Home > Blog > Treat Broken Toes with Rest, Ice, and Taping

Ace WrapThanksgiving Weekend  is here, and what better way to spend it than enjoying one of the local fall fairs. The 154th Elmdale Fall Fair offers a midway carnival, tractor pull, and horse and cattle competitions, plus booths with crafts, baked goods, photography, and more. There’s even a new Horseshoe Pitching Tournament this year. Be careful, though. What if one of those heavy rings lands hard on your foot, or your horse steps on it? If you come home with broken toes, we can help.

How do you tell if a toe is broken? Pain is an indicator, as well as bruising and swelling, and it will be difficult for you to walk. If you notice that the toe looks out of position or crooked, or if the pain is severe, it’s best to have it checked out. Some fractures need to be reduced (bones moved back into position) and casted in order to heal properly. Come in to Abbott Foot & Ankle Clinic for an examination and treatment.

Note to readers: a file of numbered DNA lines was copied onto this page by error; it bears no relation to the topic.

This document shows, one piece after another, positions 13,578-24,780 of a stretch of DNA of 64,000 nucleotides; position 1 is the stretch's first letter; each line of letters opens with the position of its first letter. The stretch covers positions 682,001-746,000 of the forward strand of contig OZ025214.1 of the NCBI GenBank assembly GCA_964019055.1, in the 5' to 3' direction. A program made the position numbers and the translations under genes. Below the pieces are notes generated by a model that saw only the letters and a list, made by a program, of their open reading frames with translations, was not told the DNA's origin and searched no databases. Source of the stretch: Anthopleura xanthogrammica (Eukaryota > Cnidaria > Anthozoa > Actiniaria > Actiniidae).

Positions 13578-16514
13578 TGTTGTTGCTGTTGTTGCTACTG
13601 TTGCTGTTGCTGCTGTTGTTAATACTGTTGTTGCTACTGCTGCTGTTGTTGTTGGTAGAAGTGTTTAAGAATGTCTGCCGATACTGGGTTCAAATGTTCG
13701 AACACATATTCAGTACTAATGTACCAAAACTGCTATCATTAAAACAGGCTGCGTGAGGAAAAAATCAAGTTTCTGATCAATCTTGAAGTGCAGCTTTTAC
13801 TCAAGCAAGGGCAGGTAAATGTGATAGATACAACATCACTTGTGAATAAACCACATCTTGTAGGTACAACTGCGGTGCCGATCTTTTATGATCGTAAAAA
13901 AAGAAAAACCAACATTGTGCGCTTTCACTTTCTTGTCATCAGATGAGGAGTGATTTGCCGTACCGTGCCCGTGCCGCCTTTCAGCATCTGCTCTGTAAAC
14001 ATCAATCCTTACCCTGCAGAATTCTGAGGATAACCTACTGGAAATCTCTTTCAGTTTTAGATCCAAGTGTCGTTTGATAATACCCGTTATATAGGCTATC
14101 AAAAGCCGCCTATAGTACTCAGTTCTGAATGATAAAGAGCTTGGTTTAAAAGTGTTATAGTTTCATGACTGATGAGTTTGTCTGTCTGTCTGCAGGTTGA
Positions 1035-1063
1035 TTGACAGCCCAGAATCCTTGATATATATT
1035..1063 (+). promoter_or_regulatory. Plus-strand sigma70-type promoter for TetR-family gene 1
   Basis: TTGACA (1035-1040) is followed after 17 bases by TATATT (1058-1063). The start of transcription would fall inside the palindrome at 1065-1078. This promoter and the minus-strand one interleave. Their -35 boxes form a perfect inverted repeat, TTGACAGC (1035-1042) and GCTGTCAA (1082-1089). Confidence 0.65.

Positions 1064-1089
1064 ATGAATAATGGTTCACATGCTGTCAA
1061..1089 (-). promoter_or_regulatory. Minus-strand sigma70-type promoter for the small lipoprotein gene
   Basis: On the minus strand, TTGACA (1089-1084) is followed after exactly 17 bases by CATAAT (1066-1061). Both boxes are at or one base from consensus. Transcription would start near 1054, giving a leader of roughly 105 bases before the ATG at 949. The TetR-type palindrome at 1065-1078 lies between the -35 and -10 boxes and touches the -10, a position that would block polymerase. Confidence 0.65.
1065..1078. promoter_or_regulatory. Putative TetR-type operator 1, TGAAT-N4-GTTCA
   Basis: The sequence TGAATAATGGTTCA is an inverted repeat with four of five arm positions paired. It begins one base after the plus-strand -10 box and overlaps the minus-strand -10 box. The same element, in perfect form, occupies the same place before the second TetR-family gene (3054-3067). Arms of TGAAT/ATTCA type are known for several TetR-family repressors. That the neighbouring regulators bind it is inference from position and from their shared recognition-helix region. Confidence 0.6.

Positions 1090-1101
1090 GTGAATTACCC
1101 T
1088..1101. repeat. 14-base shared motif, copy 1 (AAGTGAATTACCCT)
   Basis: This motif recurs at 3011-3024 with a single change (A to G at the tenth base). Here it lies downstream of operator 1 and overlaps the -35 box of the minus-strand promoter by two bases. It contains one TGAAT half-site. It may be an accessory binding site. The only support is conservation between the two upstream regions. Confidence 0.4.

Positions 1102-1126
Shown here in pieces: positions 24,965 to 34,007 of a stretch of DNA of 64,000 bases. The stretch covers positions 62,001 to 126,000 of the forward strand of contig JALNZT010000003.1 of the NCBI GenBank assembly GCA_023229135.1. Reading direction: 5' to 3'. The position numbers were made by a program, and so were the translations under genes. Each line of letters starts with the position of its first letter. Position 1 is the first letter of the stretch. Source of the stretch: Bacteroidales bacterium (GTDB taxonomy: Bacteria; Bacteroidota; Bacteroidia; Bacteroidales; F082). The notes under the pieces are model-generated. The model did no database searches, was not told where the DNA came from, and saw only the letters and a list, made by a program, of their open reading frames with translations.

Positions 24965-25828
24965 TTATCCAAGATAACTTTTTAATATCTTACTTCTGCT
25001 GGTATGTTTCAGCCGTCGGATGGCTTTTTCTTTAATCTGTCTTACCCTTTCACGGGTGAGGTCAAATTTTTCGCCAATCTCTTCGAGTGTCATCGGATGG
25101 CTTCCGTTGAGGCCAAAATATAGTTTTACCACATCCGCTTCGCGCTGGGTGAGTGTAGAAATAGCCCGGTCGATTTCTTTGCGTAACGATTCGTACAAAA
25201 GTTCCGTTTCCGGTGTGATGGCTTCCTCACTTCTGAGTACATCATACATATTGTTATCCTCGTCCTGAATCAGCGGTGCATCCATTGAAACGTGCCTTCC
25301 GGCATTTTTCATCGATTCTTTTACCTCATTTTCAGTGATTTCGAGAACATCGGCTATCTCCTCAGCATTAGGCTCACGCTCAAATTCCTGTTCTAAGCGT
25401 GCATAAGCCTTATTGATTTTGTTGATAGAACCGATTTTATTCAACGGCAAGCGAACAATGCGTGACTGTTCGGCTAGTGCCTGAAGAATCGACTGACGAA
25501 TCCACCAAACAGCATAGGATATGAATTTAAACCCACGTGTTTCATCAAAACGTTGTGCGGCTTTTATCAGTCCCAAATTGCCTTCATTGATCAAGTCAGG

If the break is mild, there are several things you can do at home. First, avoid any activity that causes pain, and rest the foot above heart level whenever possible, especially for the first couple of days.

Second, apply ice wrapped in a towel for 20 minutes at a time to the bruised toe. This will help relieve pain and reduce swelling. We can also tell you which type of pain reliever is best for your situation. If the pain doesn’t get better, come and see us.

Third, you can tape the broken toe to its neighbor to act as a splint while it heals. It is important to do this correctly. We’ll show you how to properly cushion between them, straighten them, and wrap the tape with the correct tightness. You don’t want to cut off circulation, which could lead to slower healing and other problems.

Broken toes require solid shoes to keep them in position and protect them while they heal and afterwards. Footwear should be roomy enough to avoid putting pressure on them, too. In fact, before you head out to the fair, put on your heftiest and most comfortable pair of boots or shoes, and reduce your chances of injury right from the start. If you do become injured, call Abbott Foot & Ankle Clinic in Collingwood, Ontario, at (705) 444-9929 for expert care.

Photo credit: patpitchaya via freedigitalphotos.net